I read the Wall Street Journal for the sports stories in much the same way I read the Sporting News for stock tips.
Eric Stratton, Rush Chairman. Damn glad to meet ya.
Anything is if you do not understand what's going on
I'd like to see their breakdown on soccer. The sport is pretty much constant action. No time outs, limited substitutions, and if a player gets a red card, his team has to play a man down for the rest of the game. Yet I suspect the WSJ will bring out the tired argument that there isn't enough scoring. Yet there is so much more to it than just scoring goals. Much like baseball, in which a 1-0 pitcher's duel can be just as exciting as a slugfest, a soccer match in which an underdog can pull off a key draw against a superior team can be just as tense and exciting as a 4-3 goal fest. And goals themselves can be some of the most beautiful moments in sport.
Burn down the disco. Hang the blessed DJ. Because the music that he constantly plays, it says nothing to me about my life.
The only thing I like more than three hours of baseball involves taking a pill that if it lasts that long requires me to see a physician.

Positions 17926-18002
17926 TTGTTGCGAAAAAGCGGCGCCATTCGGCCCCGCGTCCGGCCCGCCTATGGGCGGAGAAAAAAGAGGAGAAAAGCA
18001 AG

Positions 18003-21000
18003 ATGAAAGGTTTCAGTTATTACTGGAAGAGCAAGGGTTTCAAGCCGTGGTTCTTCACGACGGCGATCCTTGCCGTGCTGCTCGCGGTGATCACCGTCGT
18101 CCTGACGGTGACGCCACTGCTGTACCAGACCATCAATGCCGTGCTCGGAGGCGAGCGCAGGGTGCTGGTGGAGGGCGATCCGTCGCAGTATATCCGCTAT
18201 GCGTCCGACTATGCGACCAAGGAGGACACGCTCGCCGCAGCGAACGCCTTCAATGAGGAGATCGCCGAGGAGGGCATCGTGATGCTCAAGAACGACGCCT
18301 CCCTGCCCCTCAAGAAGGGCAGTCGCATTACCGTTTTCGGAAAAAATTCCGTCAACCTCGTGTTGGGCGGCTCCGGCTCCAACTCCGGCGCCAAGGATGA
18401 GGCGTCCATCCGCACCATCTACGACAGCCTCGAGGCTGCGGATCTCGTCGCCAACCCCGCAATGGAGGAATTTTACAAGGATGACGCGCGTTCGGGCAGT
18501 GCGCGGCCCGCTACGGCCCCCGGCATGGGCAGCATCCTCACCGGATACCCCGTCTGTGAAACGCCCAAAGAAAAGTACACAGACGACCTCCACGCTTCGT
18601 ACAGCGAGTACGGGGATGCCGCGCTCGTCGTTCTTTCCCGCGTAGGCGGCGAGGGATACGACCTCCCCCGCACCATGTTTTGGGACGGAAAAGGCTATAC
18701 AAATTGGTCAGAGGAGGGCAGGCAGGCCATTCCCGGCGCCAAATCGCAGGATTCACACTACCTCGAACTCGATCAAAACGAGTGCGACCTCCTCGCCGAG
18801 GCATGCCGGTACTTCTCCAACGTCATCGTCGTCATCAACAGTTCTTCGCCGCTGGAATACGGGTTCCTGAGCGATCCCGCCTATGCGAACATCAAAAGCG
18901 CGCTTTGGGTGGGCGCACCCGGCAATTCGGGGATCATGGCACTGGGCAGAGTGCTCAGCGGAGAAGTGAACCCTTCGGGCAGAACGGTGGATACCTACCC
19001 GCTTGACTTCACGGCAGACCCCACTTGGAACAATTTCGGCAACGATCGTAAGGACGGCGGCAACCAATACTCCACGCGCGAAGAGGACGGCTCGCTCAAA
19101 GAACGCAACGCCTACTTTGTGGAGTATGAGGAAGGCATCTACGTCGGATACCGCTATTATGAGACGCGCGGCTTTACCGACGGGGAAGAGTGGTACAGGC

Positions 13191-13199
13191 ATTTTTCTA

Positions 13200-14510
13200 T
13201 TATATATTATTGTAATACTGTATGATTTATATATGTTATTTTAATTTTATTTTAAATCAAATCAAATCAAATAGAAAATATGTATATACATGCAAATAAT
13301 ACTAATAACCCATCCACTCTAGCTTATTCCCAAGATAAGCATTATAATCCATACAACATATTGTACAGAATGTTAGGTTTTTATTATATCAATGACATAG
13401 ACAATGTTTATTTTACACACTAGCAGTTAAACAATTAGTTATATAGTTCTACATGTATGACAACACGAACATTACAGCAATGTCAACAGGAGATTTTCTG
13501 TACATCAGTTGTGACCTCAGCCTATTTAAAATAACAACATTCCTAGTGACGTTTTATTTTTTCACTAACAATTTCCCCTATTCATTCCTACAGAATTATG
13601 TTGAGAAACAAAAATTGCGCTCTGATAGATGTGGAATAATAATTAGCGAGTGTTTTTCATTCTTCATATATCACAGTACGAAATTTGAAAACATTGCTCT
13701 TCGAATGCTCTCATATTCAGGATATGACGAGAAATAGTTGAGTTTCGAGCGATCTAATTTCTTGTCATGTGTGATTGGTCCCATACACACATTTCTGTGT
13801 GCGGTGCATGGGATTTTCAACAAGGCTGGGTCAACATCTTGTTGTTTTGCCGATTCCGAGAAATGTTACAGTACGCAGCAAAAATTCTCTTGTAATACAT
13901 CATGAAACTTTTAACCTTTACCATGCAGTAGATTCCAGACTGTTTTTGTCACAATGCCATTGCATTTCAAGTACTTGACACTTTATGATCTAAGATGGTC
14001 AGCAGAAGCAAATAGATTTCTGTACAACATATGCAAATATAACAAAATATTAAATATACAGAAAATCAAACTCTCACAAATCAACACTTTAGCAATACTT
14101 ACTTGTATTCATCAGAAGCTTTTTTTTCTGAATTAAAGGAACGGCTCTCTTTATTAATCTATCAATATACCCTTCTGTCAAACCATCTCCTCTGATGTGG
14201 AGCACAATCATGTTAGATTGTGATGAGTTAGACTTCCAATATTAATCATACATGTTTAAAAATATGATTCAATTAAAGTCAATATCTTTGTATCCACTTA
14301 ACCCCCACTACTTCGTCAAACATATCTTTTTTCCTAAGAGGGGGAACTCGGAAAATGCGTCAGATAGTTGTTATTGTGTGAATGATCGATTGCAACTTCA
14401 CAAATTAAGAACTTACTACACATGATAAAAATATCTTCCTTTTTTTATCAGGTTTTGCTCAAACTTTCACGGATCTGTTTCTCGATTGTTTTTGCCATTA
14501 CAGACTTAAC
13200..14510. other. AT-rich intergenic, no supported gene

"But I do know Joey's sister indirectly (or foster sister) and I have heard stories of Joey being into shopping, designer wear, fancy coffees, and pedicures."
I work with a couple Indian guys who are huge cricket fans.
They think baseball teams go about it all wrong. Batters should just make contact and place the ball better. And defenses leave huge gaps in the OF.
One thinks baseball is boring but the other is a big Tigers fan. He lives up in Windsor Canada. Its kinda funny hear his accent. Canadian Indian.
This is the day of the expanding man...
to the general public baseball may be slow and boring but if I am not mistaken attendance and tv ratings are at all time high. At the end of the day the game is what is. If people dont like it then they dont like it. You cant force people to watch something. I dont really see what else they can do to attract an audience that accepts what the game is other than use a branding strategy targeted towards kids who can grasp on early and have a greater appreciation of the game.
The people who do the Woo could make themselves useful by counting down the 20 seconds the pitcher supposedly has to make a pitch.
There always had to be a # 1 most popular sport, that's a given. I don't get the need of the NFL and NBA to try and market their product like a video game, and I despise MLBs attempt to make stuff out if nothing (home advantage from AS game) the NHL tried to be everything to everyone and that was a mistake, stick to your base... I grew up in Michigan hockey was important to us, we knew most people south of us didn't care, and we didn't care about that.